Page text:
DENNIS ODA / DODA@STARBULLETIN.COM
Designs from Fashion Room Madonna, featuring the work of founder Mitsuko Yamauchi and her daughter, Kanna, will be featured during the Hui Makaala Fashion Show Sunday. Here, Kellie Peterson models one of Kanna's designs.
From Okinawa to Paris and back
A journey to fashion's epicenter led Mitsuko Yamauchi on her own crusade to bring Okinawan traditions and contemporary style to the world
For one of the Ryukyu Islands' most promising young designers, the Okinawan government was willing to foot the bill for the study of haute couture in Paris 36 years ago.
Hui Makaala fashion show
» Place: Sheraton Waikiki Hotel
» Time: 1 p.m. Sunday, with boutique sales and silent auction from 9 a.m. and lunch at noon
» Tickets: $60
» Call: 395-7229
Mitsuko Yamauchi returned the favor by spreading the word about Okinawan costume traditions and contemporary style around the world.
Rather than stay in Paris, one of world's major fashion centers, Yamauchi said through an interpreter, "I wanted to go home. I found what I had to do and I learned so many things, I wanted to go back home and put my ideas into practice."
Among those ideas was wedding the traditional Okinawan "bingata," or natural-dye textiles, with contemporary fashion.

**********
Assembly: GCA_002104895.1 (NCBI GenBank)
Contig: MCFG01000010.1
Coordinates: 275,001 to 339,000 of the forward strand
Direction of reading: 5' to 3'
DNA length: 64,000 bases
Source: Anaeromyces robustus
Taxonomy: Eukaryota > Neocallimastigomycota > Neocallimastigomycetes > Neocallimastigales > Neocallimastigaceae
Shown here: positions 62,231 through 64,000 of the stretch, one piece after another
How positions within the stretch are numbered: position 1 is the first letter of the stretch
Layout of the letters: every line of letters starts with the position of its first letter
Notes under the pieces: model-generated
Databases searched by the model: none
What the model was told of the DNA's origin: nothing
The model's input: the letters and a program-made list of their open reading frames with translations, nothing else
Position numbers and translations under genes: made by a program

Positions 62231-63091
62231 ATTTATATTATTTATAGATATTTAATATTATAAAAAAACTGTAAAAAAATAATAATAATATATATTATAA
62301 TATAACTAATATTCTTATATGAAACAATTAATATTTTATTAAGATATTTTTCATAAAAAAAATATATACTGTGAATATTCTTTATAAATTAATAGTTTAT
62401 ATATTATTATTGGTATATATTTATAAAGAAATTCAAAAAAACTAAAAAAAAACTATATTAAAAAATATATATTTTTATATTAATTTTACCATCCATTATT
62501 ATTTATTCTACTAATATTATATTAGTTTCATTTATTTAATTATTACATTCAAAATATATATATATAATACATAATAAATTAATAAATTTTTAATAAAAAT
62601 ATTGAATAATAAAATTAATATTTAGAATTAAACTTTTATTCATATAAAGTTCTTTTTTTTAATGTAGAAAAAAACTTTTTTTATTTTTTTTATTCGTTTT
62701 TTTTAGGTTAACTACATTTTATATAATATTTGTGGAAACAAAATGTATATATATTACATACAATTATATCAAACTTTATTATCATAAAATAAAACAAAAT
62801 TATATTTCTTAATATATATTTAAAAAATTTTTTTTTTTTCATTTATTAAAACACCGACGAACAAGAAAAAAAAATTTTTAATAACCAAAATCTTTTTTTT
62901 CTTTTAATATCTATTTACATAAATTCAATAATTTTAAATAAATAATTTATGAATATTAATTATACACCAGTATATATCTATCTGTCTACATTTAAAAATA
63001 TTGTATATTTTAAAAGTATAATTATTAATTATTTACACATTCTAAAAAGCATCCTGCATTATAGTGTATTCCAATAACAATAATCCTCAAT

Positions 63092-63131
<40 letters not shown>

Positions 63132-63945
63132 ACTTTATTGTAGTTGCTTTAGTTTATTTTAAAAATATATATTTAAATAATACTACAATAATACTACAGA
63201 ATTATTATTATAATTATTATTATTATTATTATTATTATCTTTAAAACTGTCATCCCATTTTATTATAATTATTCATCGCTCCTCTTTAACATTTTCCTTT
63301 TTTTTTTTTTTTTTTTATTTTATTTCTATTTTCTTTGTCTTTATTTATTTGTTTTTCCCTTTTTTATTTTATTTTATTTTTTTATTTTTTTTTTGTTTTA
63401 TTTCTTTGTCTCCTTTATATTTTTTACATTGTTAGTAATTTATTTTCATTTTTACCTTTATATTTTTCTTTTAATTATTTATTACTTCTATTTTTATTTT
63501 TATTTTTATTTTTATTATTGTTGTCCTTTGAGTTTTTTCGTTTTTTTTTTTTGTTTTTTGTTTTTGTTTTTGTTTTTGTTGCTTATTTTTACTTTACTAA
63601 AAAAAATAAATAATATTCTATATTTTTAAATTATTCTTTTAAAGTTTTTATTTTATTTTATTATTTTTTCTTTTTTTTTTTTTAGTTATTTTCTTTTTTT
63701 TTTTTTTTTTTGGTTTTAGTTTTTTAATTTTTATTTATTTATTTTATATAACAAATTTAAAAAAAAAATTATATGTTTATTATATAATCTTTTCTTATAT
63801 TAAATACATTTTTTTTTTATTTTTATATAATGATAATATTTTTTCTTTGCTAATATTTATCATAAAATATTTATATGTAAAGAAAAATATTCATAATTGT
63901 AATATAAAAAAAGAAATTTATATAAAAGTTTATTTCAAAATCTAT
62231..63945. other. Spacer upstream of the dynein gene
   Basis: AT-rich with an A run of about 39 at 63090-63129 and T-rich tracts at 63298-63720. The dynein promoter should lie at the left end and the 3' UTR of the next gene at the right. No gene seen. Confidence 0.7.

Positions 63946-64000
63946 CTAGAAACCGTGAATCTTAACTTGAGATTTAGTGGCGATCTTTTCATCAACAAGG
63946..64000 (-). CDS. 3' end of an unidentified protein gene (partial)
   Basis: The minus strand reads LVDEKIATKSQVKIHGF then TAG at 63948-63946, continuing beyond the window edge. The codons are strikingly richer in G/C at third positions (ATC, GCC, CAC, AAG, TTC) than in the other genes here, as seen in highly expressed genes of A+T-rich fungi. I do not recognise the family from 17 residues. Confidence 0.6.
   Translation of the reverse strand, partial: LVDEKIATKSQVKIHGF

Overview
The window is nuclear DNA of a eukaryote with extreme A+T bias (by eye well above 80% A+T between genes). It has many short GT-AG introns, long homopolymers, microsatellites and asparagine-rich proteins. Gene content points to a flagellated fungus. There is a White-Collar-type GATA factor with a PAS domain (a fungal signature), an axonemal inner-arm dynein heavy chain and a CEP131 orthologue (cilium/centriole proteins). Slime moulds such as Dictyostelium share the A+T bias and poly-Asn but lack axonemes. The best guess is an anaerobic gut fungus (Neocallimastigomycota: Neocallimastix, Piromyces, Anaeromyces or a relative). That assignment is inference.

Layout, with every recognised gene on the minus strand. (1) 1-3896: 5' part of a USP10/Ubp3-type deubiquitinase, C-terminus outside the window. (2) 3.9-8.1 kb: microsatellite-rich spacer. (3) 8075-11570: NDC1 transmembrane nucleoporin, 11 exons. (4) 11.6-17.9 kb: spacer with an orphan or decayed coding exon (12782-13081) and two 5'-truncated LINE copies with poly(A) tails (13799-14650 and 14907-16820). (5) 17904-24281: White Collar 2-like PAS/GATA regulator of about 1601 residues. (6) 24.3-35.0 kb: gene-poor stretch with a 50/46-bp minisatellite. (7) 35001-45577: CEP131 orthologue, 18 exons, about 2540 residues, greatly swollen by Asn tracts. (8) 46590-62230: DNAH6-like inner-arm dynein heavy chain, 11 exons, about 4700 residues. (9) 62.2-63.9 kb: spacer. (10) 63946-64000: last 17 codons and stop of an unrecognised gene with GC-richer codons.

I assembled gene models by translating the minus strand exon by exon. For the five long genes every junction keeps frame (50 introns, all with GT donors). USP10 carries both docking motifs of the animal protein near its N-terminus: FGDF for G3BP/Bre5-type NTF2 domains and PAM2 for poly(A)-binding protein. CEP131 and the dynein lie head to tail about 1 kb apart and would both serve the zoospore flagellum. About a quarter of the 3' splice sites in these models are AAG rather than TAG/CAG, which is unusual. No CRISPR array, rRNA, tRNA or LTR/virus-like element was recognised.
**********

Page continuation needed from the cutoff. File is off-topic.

"In Okinawa before, there was just kimono style," she explained, and bingata was used primarily to make kimono, pouches and purses.
While in Paris, she learned to drape and fit garments, a technique that allowed garments to flow with the body rather than stand away from it, enabling her to shape the stiff bingata fabric for everyday, more Western-style clothing.
Even more exciting, her ideas were embraced not only at home, but abroad, attributed in part to her wonderful use of color and hand-painting. It didn't hurt that her husband is an artist, and her son-in-law is a textile designer.
Yamauchi, founder of Fashion Room Madonna, is one of the featured designers marking the 60th anniversary of Hui Makaala, a nonprofit scholarship organization that has hosted a fundraising fashion show for 38 years. The show also will feature the work of Yamauchi's daughter Kanna, who heads the Young Culture Division in her mother's company, as well as designs by Jeanie Chun of Jacqueline de Michel of Honolulu.
Linda Taira, a former television journalist and Hui Makaala Scholarship recipient currently working as the deputy director/senior manager at Boeing Co., returns to emcee.
Yamauchi has been featured in fashion shows from Hong Kong to Los Angeles and London, but this will be her first in Hawaii, though she started visiting the islands 20 years ago. Her mission continues to be informing others about Okinawan textile traditions. She said she's excited about showing here "because Hawaii has the same feeling as Okinawa."
To mark the occasion, she's bringing a line of Hawaiian wear described as "kariyushi," or happiness, which she believes people will understand when they see it.
"Language is not important," she said. "People who understand fashion understand each other."